(A bit late on posting this to the actual blog however it was emailed!)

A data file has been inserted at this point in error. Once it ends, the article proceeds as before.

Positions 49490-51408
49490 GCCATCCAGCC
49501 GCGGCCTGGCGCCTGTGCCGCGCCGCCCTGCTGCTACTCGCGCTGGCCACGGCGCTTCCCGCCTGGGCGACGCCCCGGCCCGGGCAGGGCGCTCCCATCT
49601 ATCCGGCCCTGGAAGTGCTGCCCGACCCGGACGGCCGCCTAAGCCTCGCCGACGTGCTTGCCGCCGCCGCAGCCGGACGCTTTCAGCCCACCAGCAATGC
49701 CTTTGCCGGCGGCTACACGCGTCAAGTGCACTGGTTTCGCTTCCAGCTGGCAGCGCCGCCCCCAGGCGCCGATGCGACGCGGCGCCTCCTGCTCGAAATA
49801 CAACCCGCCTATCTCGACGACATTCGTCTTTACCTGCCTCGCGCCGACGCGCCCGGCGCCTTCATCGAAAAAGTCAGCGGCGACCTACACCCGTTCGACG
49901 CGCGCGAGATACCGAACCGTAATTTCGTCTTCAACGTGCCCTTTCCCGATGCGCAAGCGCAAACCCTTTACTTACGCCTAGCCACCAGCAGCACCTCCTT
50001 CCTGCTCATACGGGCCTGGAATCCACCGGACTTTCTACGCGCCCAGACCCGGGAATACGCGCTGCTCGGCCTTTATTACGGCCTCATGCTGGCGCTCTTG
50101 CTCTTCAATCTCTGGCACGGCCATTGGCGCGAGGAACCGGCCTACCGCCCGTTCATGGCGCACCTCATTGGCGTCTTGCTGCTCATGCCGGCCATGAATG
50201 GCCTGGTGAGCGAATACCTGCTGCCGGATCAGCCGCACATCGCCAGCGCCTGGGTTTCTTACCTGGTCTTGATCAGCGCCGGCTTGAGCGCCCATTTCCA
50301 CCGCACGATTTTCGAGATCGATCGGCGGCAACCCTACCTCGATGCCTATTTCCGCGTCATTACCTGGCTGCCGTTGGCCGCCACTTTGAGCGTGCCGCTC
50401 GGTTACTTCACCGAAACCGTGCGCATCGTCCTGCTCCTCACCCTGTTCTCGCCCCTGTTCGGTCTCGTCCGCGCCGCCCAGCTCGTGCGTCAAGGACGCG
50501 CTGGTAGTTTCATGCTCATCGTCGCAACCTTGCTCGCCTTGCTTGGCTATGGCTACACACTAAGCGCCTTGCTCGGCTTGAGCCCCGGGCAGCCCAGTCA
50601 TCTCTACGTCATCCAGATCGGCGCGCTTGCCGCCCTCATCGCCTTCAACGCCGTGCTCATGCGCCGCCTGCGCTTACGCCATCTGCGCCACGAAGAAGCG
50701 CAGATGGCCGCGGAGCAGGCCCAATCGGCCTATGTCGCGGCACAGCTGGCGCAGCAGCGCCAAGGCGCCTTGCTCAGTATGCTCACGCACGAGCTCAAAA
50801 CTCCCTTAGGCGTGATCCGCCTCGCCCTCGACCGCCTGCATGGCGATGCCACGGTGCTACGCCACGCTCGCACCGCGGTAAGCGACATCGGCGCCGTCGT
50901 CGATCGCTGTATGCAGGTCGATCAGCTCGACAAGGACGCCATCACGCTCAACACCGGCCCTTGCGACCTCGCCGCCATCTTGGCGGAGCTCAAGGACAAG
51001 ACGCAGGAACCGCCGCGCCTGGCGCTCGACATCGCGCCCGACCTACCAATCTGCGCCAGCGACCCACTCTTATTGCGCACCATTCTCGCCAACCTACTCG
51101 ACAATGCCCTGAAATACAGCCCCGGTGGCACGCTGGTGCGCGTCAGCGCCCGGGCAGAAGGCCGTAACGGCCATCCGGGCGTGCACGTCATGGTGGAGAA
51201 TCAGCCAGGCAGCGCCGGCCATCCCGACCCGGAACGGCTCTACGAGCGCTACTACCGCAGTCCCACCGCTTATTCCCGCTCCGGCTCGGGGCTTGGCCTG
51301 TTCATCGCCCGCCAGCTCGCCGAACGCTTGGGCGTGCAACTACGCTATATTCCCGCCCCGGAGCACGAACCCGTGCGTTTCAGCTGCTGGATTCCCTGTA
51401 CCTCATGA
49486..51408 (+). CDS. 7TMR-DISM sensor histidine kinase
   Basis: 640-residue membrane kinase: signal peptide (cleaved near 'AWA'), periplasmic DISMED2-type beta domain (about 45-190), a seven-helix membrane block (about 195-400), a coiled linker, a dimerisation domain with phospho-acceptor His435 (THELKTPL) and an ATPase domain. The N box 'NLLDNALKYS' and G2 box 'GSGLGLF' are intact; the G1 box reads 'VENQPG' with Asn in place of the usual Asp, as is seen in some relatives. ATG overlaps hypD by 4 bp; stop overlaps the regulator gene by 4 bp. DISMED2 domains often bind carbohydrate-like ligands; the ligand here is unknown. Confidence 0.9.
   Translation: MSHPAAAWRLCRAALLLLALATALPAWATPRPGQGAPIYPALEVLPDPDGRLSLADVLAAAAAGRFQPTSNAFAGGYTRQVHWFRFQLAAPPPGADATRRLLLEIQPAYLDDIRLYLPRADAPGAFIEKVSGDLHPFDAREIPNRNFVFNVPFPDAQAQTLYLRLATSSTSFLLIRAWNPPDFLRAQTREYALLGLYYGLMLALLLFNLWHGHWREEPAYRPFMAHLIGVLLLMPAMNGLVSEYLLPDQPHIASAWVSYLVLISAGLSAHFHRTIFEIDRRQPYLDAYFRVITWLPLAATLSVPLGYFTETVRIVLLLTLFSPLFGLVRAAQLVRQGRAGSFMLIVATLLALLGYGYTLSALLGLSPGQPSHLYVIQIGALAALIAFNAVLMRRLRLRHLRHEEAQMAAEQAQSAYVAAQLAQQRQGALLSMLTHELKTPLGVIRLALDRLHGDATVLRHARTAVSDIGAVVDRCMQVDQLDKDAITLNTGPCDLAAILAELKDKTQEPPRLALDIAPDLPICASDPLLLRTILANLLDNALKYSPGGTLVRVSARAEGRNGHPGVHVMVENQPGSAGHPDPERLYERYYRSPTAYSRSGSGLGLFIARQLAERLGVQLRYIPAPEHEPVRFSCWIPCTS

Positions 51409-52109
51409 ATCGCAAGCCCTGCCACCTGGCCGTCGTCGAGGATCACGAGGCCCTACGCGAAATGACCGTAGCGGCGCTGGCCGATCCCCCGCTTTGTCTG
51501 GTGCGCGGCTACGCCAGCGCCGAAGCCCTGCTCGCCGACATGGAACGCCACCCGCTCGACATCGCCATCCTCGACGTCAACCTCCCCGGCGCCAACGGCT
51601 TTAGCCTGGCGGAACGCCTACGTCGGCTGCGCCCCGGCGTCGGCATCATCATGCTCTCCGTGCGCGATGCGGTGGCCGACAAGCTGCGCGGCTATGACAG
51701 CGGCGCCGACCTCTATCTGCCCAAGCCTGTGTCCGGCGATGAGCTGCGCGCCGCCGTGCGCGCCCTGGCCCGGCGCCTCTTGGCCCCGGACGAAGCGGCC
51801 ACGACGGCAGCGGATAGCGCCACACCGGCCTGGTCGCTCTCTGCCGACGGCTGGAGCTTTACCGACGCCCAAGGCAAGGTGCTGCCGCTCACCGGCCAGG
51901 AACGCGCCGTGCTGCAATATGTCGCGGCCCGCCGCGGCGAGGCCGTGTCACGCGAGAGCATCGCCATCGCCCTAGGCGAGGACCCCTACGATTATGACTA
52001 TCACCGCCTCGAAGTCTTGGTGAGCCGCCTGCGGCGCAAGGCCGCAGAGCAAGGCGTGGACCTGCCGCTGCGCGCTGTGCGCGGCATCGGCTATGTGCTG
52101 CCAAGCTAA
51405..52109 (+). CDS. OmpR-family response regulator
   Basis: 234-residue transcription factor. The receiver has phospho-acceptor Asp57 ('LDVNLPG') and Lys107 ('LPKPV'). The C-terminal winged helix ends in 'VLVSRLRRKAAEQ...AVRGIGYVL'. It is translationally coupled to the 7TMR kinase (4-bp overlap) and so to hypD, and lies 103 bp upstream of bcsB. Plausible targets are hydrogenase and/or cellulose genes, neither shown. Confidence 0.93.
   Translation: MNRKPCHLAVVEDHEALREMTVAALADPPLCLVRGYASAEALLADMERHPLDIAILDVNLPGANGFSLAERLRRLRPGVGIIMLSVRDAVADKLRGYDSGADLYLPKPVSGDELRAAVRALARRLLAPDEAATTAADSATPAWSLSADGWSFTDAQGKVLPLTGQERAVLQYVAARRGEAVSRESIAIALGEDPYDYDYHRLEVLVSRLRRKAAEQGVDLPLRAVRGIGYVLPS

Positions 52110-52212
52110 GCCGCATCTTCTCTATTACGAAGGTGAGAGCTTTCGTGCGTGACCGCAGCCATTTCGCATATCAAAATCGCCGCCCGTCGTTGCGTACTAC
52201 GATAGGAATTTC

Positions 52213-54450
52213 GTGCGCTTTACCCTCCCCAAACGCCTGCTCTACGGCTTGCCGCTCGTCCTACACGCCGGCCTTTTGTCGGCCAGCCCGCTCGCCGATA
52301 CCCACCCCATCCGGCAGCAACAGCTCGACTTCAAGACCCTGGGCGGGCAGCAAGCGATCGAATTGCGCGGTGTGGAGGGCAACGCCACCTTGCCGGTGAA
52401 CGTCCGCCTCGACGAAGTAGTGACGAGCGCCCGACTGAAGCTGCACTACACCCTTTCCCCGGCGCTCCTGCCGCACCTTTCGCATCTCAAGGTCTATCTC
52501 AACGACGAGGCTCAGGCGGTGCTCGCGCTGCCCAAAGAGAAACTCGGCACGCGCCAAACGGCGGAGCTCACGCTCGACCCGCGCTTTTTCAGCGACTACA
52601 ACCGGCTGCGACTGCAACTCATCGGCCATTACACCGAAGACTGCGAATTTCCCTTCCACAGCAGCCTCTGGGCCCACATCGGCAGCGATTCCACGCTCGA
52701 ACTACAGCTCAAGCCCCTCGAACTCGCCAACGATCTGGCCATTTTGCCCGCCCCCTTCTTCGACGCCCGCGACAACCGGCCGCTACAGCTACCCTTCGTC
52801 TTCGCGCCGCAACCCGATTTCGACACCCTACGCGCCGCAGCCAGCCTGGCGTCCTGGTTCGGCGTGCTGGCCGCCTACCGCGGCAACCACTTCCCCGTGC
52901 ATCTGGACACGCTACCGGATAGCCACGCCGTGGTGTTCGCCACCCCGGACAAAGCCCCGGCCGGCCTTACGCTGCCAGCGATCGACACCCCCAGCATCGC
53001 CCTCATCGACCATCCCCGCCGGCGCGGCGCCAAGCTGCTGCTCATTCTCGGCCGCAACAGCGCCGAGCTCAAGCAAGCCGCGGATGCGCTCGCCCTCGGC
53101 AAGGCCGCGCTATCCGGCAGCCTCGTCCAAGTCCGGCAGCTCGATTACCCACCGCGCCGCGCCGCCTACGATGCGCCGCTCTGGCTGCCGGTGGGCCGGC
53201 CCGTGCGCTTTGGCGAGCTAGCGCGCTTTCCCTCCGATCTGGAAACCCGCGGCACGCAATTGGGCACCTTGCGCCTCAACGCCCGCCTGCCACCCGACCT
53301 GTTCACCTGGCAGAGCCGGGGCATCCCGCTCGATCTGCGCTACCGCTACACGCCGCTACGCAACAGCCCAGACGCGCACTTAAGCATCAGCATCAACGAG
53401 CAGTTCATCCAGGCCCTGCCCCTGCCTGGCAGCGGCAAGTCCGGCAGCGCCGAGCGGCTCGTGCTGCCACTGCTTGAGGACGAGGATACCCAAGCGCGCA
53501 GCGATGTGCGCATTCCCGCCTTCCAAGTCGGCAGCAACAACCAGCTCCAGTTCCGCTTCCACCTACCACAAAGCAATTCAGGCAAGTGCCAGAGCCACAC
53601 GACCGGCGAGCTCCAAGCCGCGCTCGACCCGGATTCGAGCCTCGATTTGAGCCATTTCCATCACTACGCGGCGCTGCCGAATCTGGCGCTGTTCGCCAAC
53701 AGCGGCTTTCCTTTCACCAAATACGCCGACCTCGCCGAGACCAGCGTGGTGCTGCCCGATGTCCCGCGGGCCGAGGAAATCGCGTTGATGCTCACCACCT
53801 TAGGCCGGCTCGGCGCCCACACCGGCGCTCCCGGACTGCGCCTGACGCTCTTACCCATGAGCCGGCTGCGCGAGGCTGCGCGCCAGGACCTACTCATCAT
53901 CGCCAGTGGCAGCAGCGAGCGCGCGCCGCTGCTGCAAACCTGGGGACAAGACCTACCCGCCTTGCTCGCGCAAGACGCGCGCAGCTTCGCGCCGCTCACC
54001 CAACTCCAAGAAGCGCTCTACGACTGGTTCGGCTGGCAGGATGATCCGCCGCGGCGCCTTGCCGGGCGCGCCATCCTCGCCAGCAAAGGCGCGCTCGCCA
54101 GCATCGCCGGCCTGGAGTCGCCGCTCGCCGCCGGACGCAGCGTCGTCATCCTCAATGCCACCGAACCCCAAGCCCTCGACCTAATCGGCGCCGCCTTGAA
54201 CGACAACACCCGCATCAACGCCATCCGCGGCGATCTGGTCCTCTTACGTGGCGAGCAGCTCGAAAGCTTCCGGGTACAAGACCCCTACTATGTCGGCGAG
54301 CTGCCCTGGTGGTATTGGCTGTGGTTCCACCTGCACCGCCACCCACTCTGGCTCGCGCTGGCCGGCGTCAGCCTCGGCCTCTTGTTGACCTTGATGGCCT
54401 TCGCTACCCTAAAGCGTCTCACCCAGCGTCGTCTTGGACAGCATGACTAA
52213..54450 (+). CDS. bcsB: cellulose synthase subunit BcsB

The distribution of wealth in America took me by a complete surprise. One percent of the entire population owns about 24% of the total wealth while the even the so-called “rich” folk still don’t make half as much. It amazes me that those living in America, including myself, for so many years are naïve to this alarming fact. What’s even more alarming is that the middle-class, in reality, makes about the same as what we perceived the poor to be making. When we think about wealth inequality we think about it in terms of our status in our own communities instead of looking at it across the entire nation. Many of us can say we are in “good standing” or make about the same as those around us because we fail to realize that those around us are only living in the same community because they in fact do make the same as we do. The rich stay with the rich and the poor remain with the poor and so on and so forth. The wealth in America is so unequally distributed that it seems nearly impossible to move up. Something that intrigued me was that those making lower incomes who were asked to choose which pie chart they thought was the wealth distribution in America, chose the most unequal chart. Many of those individuals were immigrants who came to this country for better opportunities and live the “American dream”. The distribution of wealth in America is so alarming that it makes me question the true meaning behind this so-called “dream” that we all strive so hard to fulfill.